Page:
In March ’89, as part of my research, I met with four people who had lived or worked in Japan for an extended time. A former student, whom I had not seen since his graduation 12 years earlier, and his wife had recently returned to Vancouver after four years in Osaka. They graciously spent an afternoon and evening with me, grilling me about my expectations and my preparedness. Steve opened by predicting that my adventure would end in disappointment, that Japan was no place for someone my age simply seizing an opportunity to travel for two years. Yet, as he listened to my ideas, and I mulled over his insights, we finally agreed that there was a slim chance that the experience could be fruitful.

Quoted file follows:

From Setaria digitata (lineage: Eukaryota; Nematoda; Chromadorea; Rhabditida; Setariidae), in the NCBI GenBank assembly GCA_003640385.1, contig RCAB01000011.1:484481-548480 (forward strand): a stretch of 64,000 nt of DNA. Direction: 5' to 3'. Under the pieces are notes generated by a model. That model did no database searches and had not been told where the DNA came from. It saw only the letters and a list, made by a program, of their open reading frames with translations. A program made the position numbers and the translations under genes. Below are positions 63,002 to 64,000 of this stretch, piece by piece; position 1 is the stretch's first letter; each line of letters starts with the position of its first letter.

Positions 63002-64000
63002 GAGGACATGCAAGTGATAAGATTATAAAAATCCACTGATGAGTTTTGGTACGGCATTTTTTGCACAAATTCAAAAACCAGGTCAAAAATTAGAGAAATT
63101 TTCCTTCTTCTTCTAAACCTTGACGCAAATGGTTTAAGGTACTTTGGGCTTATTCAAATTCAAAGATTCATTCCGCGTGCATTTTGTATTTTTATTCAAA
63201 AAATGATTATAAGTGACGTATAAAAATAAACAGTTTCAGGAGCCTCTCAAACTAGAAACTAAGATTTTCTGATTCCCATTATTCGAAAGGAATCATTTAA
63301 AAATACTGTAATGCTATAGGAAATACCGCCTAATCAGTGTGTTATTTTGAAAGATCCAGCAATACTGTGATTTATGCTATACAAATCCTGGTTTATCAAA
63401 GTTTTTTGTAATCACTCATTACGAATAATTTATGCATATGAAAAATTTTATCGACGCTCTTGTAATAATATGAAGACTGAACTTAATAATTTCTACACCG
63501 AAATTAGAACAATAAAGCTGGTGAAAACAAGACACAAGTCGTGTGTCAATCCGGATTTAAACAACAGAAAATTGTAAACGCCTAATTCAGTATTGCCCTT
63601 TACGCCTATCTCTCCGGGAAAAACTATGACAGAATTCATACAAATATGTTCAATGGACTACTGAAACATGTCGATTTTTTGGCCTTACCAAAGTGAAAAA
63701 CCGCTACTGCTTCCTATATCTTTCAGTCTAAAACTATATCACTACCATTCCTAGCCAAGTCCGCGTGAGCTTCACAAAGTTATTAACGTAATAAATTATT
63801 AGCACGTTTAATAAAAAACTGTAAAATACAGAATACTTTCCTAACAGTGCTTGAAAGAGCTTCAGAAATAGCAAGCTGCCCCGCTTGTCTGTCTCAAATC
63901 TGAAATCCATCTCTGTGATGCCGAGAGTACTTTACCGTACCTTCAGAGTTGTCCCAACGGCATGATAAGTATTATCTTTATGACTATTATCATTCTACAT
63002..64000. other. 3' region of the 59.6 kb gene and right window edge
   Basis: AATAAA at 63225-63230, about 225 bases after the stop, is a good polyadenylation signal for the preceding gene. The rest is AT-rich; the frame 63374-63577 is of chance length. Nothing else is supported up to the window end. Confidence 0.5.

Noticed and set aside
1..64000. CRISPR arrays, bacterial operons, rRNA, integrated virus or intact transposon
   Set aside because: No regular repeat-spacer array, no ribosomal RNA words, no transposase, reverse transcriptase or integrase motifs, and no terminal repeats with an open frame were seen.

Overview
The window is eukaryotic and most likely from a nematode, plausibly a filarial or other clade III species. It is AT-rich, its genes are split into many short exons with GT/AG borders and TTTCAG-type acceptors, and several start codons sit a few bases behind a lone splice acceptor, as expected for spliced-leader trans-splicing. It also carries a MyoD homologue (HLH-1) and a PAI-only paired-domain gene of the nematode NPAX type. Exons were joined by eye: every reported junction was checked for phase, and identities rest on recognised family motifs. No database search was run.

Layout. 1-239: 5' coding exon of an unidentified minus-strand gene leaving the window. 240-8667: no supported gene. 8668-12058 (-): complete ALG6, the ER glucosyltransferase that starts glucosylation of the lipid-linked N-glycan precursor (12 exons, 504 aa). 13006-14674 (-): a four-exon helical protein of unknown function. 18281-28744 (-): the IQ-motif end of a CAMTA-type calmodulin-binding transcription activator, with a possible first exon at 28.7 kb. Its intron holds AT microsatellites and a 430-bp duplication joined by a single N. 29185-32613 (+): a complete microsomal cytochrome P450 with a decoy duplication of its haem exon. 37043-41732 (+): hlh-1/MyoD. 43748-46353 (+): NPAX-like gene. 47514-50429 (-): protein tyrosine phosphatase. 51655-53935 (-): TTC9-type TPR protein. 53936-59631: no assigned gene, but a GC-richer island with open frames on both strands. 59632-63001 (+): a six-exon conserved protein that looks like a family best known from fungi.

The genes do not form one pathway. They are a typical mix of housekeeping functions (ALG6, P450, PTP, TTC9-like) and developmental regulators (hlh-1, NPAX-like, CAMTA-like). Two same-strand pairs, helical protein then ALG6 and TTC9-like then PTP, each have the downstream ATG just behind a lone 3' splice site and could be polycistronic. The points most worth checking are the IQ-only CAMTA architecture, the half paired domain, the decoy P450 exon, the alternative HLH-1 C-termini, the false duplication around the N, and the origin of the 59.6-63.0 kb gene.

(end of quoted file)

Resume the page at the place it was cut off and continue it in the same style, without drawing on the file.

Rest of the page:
First, Steve acknowledged that by choosing Hokkaido, Japan’s northernmost big island, I might ease the acclimatization process. Sapporo had hosted the ’72 Winter Olympics, and, even in 1989, was still enjoying the benefits. Living in a winter city was very important to me.
He also reassured me that not speaking Japanese might not be a significant handicap, and even went so far as to predict that, given my objectives, I could not both teach English and learn written Japanese even moderately well in two years. He was absolutely right, of course. I’m still mildly embarrassed that after 13 years in that fascinating country, I can speak only a few phrases—enough to get by, sometimes. On the other hand, had I chosen to focus on the language, I would have missed so much else. It’s difficult to explain this reality to people who haven’t lived there.